More on those "neutralized" special interests

Claiming the healthcare bill shows Democrats "standing up to special interests" is absurd

Published March 23, 2010 2:24PM (EDT)

President Barack Obama and Vice President Joe Biden react to cheers as they arrive in the East Room of the White House in Washington,Tuesday, March 23, 2010, for the signing ceremony for the health care bill. (AP Photo/J. Scott Applewhite) (AP)
President Barack Obama and Vice President Joe Biden react to cheers as they arrive in the East Room of the White House in Washington,Tuesday, March 23, 2010, for the signing ceremony for the health care bill. (AP Photo/J. Scott Applewhite) (AP)

(updated below)

On Saturday, I wrote about the painfully absurd propagandistic attempt by the administration and its most loyal cheerleaders to depict the health care bill as some sort of bold act of "standing up to special interests" -- or, as Ezra Klein put it, the White House, with this bill, has "neutralized" industry interests and banished them to their "twilight" of influence and power in Washington.  There are several follow-ups to that:

FirstKaiser Health News has a new article today -- headlined:  "Doctors, Hospitals, Insurers, Pharma Come Out Ahead With Health Bill" -- which begins as follows:  "Most health industry sectors are winners -- some bigger than others -- under sweeping health care legislation that will expand coverage to 32 million uninsured Americans over the next decade, analysts say."  It details the massive benefits each industry receives (compared to their mild costs), the success they had in killing any real competition and reform in the bill (i.e., the public option, Medicare expansion, drug-reimportation, bulk price negotiations, and an end to the insurers' anti-trust exemption), and explains:  "One indication that the insurance industry is likely to do fine under the bill:  Insurers' shares have soared by an average of 71% in the past year, as measured by the Standard & Poor's 500 Managed Care Index."  That's hardly surprising:  a former Wellpoint executive was the principal author of the original Senate bill from which the final bill was derived.

Second, Harvard Law Professor Larry Lessig, one of the country's most knowledgeable and dedicated advocates of reforming the core corruption that drives the Congress (as well as a vocal Obama supporter), elaborated on the points I made with an excellent piece at The Huffington Post.  Lessig's whole piece should be read, but its central point is that no matter how much one likes this bill or however much good it achieves -- and, as I've always said, the good in it is clear (expanding coverage and restricting some industry abuses) -- it was enacted by invoking and strengthening precisely the same corrupt, sleazy practices that have long driven Washington.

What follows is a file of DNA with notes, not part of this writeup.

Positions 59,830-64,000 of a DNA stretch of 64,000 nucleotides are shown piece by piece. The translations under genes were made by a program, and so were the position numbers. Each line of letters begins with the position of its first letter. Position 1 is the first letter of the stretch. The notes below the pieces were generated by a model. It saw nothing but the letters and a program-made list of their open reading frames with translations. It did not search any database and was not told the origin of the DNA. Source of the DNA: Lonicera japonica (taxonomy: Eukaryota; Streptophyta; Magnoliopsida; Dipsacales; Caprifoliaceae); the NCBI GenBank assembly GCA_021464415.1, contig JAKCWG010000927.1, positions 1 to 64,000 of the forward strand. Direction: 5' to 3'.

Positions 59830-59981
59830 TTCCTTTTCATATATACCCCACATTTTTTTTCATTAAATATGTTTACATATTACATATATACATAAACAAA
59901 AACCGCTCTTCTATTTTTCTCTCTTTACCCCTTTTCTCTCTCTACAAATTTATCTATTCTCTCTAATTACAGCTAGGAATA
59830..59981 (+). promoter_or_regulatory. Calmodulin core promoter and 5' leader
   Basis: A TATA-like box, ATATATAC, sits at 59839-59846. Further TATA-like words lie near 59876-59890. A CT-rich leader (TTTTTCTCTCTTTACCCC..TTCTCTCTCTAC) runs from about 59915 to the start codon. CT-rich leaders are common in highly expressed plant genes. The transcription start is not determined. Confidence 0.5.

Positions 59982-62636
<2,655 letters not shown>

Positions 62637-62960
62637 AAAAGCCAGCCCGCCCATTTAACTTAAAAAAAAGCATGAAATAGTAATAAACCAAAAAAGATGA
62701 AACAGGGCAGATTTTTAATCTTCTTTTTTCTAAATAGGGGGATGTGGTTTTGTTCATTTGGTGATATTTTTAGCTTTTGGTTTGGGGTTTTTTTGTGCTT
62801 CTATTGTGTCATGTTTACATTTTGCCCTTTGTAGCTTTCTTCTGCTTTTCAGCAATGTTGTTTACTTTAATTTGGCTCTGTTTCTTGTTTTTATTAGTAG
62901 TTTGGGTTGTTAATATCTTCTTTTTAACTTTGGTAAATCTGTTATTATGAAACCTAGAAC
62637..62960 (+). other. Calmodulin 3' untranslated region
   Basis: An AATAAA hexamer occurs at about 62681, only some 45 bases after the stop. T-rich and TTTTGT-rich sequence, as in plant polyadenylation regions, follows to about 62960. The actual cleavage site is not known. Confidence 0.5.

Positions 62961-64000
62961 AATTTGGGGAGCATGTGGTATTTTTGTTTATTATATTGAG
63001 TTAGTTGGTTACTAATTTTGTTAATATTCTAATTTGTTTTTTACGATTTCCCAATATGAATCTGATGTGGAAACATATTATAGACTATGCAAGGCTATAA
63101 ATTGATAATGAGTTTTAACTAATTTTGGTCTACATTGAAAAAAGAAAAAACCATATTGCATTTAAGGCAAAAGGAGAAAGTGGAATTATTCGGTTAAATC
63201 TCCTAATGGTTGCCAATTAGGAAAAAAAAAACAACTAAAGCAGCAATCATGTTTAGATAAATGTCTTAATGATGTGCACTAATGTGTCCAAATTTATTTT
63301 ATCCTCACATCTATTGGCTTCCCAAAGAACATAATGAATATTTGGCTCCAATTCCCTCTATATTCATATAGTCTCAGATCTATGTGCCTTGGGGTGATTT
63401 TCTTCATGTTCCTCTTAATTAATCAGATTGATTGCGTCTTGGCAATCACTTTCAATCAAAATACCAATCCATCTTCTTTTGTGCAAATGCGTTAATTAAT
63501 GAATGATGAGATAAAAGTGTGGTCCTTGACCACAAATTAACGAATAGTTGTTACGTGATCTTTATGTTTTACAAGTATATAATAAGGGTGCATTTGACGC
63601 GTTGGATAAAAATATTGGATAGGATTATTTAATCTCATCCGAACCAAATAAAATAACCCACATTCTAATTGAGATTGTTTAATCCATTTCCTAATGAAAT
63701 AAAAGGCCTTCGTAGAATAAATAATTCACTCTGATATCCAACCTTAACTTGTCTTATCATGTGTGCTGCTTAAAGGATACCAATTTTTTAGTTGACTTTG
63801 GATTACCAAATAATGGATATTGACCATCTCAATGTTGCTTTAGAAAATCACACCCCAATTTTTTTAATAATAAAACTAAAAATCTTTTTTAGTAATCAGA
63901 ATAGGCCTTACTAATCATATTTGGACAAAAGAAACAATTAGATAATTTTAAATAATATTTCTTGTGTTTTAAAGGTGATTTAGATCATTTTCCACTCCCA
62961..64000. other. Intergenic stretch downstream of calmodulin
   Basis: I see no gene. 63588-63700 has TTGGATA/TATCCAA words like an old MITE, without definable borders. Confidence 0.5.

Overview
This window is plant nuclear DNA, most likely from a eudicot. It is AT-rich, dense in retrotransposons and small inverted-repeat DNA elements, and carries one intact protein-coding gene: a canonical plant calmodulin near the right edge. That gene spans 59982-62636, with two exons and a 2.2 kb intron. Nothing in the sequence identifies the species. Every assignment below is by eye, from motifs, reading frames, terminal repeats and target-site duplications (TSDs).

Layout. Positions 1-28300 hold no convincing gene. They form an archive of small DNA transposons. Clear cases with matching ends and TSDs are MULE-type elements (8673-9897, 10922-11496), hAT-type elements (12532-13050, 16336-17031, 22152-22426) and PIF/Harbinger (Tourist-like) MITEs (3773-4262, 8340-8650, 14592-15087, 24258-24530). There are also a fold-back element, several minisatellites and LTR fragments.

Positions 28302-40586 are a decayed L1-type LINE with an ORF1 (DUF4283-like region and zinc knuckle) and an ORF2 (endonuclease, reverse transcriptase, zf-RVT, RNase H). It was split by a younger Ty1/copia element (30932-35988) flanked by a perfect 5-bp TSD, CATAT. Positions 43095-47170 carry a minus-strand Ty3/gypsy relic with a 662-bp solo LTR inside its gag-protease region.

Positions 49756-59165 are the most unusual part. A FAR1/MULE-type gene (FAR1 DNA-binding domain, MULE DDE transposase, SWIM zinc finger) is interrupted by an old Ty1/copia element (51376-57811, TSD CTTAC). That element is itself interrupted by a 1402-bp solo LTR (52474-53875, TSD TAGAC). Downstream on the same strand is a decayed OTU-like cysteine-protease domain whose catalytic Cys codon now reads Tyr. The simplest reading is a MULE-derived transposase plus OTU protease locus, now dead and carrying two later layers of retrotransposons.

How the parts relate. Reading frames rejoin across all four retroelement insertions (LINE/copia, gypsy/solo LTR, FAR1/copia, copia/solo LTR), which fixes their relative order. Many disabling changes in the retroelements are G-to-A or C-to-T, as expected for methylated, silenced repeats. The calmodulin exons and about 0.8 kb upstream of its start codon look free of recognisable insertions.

Third, Joe Scarborough this morning used my Saturday column as the basis for several segments on the health care bill, including this quite revealing 7-minute exchange with The Nation's Chris Hayes about how the bill serves the interests of the various lobbies:

The last point that Joe and Chris made there was the key one:  if one wants to argue that this is a good bill, that's reasonable, but to claim that it is an example of Democrats' "standing up to special interests and the health insurance lobby" is so blatantly false that everyone -- especially supposedly independent commentators -- should be deeply embarrassed to espouse it.

The reason this matters so much -- aside from the intrinsic need to debunk political propaganda -- is because corporate control of the Government is one of the most serious problems, if not the single most serious problem, the nation faces.  Every future bill -- from "financial reform" to energy bills to national security and surveillance legislation -- is dominated by that central fact.  To pretend that these interests were vanquished or "neutralized" here -- all in order to glorify the President as the Greatest Leader Since Abraham Lincoln with the type of sycophantic, Leader-worship hagiography unseen since 2002 -- is not just deeply misleading but, worse, helps conceal what remains the greatest threat to the democratic process:  a threat that is not only stronger than ever, but has been made stronger as a result of the last several months.


UPDATE:  For those having difficulty comprehending the point:  nothing I wrote here has anything whatsoever to do with whether the health care bill should have been passed.  I am not, and never was, among those who argued for its defeat.  Right in this very post, I describe the good this bill contains.  This is about the flamboyant claims from the administration and its supporters that they stood up to and vanquished industry interests by enacting this bill, and that special interests, in the Age of Obama, are now in their "twilight."  Neither love for this bill nor a desire to feel euphoric is a justification for making false claims about what the bill achieves and what it represents, and there are -- as I detailed -- serious dangers from dissemnating that myth.

By Glenn Greenwald

Follow Glenn Greenwald on Twitter: @ggreenwald.

MORE FROM Glenn Greenwald

Related Topics ------------------------------------------

Healthcare Reform Washington